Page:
Yet Louis B. Mayer doubted the song should even be in the film. It was thought too “adult” for Shirley Temple, his original casting choice. But Judy, even as a much younger child, had full command of an adult voice with a heart-breaking ache at its core. She was as much a gifted freak unique to Hollywood as her contemporary the child Elizabeth Taylor, with her uncanny, full-blown beauty of a grown woman.
Under Judy’s care, Over the Rainbow became magical — a combination of the just right singer with the just right song. And though The Wizard of Oz continues to be one of the great communal experiences of an American childhood, it is Judy Garland’s singing at this point that steers the film away from the shallows of sugary children’s fare. Gives it a mature power that endures.
I was amazed when I watched the film recently by how restrained the original performance is. The girl in the haystack was fixed in sepia forever, had not, could not change. But I had. I kept hearing the song transformed, imagining phantom reverberations of Carnegie Hall on the pure stream of sound.
Particularly during the song’s final lyric:
If happy little bluebirds fly…
As children viewing the film, the line is simply a spur to go above the clouds, never doubting that the trick of the bluebird can be mastered. Only now Carnegie Hall Judy bleeds through. We hear how hard the future voice is climbing, drawing up power and volume as if to double its efforts, the better to make it so.
…beyond the rainbow…
Is that a tremble we detect in the film’s still young, still masked vibrato?
…Why, oh why?… The note of desperation.
Then, strong: …can’t I?
Ending in a pitched cry (Judy’s signature), the song speaks to us now of grown-up limits and the Kansas-drab rituals of pragmatism. No, Toto, we’re not in Munchkinland anymore. We’re in some deep-reality quantum world where Judy, as she does on her stamp, exists in both past and future tense, was and will be at once.
Oz has followed Judy down the wormhole: In one sense, Oz is childhood: bright, noisy, big-hearted — but also scary. Unlike the timid counterfeits of childhood usually portrayed in movies where the villains are spoofy comedians, there is a real terror of the dark in The Wizard of Oz. The winged monkeys are actually horrific, and when they scoop up Dorothy in the Haunted Forest, children in the audience scream. The child-size munchkins, with their frumpy Russian faces, are similarly disquieting, and some children (I was one) find them more freakish than playful.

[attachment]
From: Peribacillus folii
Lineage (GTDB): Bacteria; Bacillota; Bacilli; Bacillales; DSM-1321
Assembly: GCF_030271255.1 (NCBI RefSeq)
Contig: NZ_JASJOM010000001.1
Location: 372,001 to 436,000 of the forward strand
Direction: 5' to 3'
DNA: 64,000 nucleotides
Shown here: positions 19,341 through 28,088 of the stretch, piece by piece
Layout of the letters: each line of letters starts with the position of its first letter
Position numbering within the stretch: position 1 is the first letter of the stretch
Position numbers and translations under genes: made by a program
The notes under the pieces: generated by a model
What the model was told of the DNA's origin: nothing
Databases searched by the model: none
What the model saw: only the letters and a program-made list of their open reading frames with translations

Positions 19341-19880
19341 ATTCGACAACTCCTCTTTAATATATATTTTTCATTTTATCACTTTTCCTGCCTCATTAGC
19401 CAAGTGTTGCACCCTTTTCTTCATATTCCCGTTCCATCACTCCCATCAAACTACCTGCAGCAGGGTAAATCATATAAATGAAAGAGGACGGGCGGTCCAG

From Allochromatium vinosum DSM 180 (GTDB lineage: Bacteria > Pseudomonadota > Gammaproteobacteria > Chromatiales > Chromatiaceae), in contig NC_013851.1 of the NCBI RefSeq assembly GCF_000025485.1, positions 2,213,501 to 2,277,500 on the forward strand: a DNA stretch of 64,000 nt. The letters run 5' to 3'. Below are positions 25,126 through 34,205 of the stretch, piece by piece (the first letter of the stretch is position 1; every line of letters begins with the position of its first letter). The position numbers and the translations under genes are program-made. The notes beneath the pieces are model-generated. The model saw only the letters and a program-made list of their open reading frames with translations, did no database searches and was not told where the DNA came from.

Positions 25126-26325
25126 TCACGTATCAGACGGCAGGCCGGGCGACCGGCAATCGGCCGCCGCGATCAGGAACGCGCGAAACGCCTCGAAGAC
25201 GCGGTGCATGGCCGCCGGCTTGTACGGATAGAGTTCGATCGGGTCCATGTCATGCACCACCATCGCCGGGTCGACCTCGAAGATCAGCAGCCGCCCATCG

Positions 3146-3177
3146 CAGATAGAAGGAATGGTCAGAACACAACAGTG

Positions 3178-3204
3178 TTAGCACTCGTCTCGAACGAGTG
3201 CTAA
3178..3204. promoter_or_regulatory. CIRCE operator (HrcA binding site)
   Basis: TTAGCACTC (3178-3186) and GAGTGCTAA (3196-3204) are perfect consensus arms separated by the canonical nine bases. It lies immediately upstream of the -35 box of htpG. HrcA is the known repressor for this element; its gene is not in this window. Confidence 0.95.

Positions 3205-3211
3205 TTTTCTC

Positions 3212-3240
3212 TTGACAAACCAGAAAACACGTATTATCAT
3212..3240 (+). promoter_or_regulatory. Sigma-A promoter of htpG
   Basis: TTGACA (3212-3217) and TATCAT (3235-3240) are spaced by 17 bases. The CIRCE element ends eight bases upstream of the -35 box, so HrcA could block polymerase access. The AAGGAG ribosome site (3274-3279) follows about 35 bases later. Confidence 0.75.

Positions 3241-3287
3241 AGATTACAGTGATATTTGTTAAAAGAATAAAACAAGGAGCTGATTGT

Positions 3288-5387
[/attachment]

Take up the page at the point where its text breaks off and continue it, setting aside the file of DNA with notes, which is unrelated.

The Witch — ah, the witch — is a masterpiece of childhood terror. The hatchet face, the green skin, the purple tongue. Margaret Hamilton’s Wicked Witch of the West is something out of a fever dream. She will be satisfied with nothing less than Dorothy’s death. The surrender she requires is a total one. To be, as the munchkin coroner might put it, not only merely dead but really most sincerely dead.
That’s another thing that distinguishes The Wizard of Oz from phonier children’s fare. Death is real here. It’s a plot point. Indeed, it is the only possible plot resolution.
Mature viewers will naturally take a longer view. Like a great work of art, the film gathers meaning, deepens and expands, as we pass through time. To us, the witch is charming. To us, Hollywood is the real Oz in this movie, its bright and oversaturated colors forever capturing the MGM studio system in its glory, calling generations of dreamers to its western gates, encouraging them to remake themselves in fabulous ways, as Dorothy is to be remade in the Emerald City, where they can even dye your eyes to match your gown (jolly old town!)
To go to Oz is for us to become the “Hollywood version” of one’s self, where beauty counts more than brains, and luck is everything. Or as the munchkins put it, You just follow the yellow brick road — advice so mystical that the chords of the ditty grow suddenly mysterious and calm.